“A well regulated Militia, being necessary to the security of a free State, the right of the people to keep and bear Arms, shall not be infringed.”
There is probably no other section of our Constitution that is currently more controversial than this one. In my own opinion, the amendment guarantees the right of the people to keep and bear arms only in the context of a well-regulated militia. I invite any old English grammar experts to render an honest opinion on the literal meaning of that sentence. I am not one, but I cannot interpret it in any way that does not link the right of the people to “keep and bear Arms” to a “well regulated Militia.” Alexander Hamilton wrote in Federalist Number 29, “If a well regulated militia be the most natural defence of a free country, it ought certainly to be under the regulation and at the disposal of that body which is constituted the guardian of the national security.” Of course, the body he was referring to was the Executive Branch.
However, the Supreme Court ruled in 2008 in District of Columbia vs. Heller that “the Second Amendment protects an individual right to possess a firearm unconnected with service in a militia, and to use that arm for traditionally lawful purposes, such as self-defense within the home” and “that the District’s ban on handgun possession in the home violates the Second Amendment, as does its prohibition against rendering any lawful firearm in the home operable for the purpose of immediate self-defense.” This ruling clearly articulated the Court’s view that individuals have a right to bear arms.
Though I am not convinced that the original intent of the 2nd Amendment was to allow the individual right to bear arms outside of well-regulated militias, for practical purposes, that is the law of the land today. Even President Barack Obama supports an individual right to bear arms. In one of the 2008 Democratic Primary debates, he said, “As a general principle, I believe that the Constitution confers an individual right to bear arms. But just because you have an individual right does not mean that the state or local government can’t constrain the exercise of that right, in the same way that we have a right to private property but local governments can establish zoning ordinances that determine how you can use it.”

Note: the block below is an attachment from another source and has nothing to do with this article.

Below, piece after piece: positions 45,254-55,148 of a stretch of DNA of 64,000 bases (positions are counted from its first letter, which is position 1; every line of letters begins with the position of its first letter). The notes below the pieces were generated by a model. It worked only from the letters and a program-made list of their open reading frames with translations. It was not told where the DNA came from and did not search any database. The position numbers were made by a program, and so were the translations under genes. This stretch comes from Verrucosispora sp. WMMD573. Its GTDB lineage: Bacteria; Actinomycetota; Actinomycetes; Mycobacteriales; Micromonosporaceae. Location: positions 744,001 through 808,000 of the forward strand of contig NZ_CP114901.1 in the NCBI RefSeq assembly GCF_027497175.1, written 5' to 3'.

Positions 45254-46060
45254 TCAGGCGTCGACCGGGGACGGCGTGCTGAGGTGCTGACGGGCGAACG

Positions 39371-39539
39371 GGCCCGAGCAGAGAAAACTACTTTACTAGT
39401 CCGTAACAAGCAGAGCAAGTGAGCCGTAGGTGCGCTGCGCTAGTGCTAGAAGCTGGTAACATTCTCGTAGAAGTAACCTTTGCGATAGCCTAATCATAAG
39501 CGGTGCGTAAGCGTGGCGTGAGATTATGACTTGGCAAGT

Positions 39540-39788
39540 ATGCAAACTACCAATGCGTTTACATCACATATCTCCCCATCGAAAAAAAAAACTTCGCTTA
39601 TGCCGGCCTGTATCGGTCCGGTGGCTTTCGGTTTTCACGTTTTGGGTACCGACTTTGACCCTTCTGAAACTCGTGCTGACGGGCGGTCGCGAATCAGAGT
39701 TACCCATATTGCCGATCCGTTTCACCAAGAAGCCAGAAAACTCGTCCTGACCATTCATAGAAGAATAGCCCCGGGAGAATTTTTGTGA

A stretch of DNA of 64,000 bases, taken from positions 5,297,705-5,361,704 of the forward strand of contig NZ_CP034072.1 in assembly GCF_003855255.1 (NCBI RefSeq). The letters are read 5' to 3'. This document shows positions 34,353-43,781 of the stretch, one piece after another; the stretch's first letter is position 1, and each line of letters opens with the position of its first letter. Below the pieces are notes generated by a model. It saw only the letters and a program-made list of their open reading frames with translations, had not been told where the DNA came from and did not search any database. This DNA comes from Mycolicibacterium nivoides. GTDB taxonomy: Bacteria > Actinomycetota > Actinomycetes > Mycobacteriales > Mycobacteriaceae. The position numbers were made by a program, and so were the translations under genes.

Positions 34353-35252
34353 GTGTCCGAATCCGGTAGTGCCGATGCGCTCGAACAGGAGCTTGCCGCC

Despite my view that the text of the second Amendment does not provide for an individual right to bear arms, I do agree that there should be such a right and I applaud the Supreme Court’s 2008 ruling. I think the D.C. law on handguns was overly restrictive. Please note that the dictionary definition of the word “arms” is weapons, not just guns/firearms. I think a better label for this conversation is weapons or arms control rather than gun control, because there are other types of deadly weapons beyond guns (i.e. weapons of mass destruction) that should be regulated in the interest of public safety.